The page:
Global Data Quality Assessment and the Situated Nature of "Best" Research Practices in Biology
Data Science Journal
This paper reflects on the relation between international debates around data quality assessment and the diversity characterising research practices, goals and environments within the life sciences. Since the emergence of molecular approaches, many biologists have focused their research, and related methods and instruments for data production, on the study of genes and genomes. While this trend is now shifting, prominent institutions and companies with stakes in molecular biology continue to set standards for what counts as ‘good science’ worldwide, resulting in the use of specific data production technologies as proxy for assessing data quality. This is problematic considering (1) the variability in research cultures, goals and the very characteristics of biological systems, which can give rise to countless different approaches to knowledge production; and (2) the existence of research environments that produce high-quality, significant datasets despite not availing themselves of the latest technologies. Ethnographic research carried out in such environments evidences a widespread fear among researchers that providing extensive information about their experimental setup will affect the perceived quality of their data, making their findings vulnerable to criticisms by better-resourced peers. These fears can make scientists resistant to sharing data or describing their provenance. To counter this, debates around Open Data need to include critical reflection on how data quality is evaluated, and the extent to which that evaluation requires a localised assessment of the needs, means and goals of each research environment.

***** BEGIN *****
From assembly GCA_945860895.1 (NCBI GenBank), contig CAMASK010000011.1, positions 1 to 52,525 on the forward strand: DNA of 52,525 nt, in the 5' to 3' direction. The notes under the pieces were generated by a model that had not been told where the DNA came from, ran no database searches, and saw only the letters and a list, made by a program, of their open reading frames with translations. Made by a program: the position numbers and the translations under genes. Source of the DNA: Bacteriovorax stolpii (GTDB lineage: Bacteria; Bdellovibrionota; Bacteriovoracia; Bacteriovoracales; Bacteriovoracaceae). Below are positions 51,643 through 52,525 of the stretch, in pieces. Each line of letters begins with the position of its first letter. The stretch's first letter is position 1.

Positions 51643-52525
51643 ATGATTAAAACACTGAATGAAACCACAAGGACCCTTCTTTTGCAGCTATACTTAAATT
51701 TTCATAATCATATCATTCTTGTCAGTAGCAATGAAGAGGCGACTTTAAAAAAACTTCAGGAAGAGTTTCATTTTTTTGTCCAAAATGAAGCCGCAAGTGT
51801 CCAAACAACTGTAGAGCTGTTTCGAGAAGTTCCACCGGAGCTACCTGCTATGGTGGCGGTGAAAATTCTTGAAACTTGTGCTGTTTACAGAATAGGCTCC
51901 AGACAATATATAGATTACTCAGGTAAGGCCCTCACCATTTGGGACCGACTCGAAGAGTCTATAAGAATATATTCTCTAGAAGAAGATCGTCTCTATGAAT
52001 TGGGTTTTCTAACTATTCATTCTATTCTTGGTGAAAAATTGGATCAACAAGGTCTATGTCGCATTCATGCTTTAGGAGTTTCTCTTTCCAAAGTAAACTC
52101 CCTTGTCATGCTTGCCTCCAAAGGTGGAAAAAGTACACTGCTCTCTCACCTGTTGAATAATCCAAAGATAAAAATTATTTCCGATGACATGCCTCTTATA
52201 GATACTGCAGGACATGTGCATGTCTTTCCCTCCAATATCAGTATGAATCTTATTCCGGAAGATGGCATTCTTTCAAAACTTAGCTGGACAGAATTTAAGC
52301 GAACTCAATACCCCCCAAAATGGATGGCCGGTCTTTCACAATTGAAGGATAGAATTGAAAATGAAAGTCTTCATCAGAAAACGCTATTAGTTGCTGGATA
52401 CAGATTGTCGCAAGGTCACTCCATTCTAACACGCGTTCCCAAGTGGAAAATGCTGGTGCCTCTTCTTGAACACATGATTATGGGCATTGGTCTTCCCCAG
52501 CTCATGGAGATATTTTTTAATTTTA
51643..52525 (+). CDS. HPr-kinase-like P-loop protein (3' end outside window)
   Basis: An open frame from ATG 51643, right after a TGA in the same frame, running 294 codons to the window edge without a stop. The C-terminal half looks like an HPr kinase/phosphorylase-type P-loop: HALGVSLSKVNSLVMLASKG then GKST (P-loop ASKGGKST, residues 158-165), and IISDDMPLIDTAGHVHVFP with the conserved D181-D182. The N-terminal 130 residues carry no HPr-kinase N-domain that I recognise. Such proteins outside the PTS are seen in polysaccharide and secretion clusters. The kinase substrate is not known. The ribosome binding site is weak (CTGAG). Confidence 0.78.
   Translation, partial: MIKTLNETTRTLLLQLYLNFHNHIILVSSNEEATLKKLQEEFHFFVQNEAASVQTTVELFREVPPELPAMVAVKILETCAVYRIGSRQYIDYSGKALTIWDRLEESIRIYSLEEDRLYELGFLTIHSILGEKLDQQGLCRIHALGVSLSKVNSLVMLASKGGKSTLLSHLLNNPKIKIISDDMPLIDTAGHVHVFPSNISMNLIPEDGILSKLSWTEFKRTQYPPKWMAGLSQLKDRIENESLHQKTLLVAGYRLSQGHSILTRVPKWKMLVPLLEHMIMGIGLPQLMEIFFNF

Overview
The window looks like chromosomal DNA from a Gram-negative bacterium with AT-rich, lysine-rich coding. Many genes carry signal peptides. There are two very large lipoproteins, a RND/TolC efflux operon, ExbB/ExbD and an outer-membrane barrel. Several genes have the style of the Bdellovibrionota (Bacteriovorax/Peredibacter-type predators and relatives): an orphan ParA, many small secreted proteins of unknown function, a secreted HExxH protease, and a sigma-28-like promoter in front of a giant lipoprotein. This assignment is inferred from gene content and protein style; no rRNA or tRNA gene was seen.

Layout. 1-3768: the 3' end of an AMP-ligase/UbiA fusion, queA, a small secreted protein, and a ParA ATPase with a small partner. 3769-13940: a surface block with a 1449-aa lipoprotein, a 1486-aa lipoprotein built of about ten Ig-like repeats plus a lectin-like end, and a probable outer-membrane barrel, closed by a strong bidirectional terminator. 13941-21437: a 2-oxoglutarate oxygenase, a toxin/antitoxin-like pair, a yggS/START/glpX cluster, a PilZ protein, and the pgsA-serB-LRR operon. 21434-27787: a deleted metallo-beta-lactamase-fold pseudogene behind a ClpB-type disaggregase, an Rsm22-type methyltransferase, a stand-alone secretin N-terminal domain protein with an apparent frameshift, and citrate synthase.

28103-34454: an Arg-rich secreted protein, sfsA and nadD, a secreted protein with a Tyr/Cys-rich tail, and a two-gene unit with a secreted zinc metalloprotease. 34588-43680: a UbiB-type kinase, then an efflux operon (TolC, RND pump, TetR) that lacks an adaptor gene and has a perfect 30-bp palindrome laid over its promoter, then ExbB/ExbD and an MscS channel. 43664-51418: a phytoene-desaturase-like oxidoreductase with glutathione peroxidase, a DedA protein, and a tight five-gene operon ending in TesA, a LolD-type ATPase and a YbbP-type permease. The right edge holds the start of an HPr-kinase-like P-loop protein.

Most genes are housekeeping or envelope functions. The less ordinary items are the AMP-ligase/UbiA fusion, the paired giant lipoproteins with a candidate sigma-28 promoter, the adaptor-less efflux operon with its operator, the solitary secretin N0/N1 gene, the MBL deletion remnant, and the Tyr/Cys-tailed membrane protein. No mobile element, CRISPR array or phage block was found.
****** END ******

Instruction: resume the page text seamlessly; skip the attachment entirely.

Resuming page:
This research was funded by the European Research Council grant award 335925 (“The Epistemology of Data Science”), the Leverhulme Trust Grant number RPG-2013-153 (“Beyond the Digital Divide”), and the Australian Research Council, Discovery Project DP160102989 (“Organisms and Us”). The
This is the author accepted manuscript. The final version is available from Ubiquity Press via the DOI in this record.
Vol. 16, p.32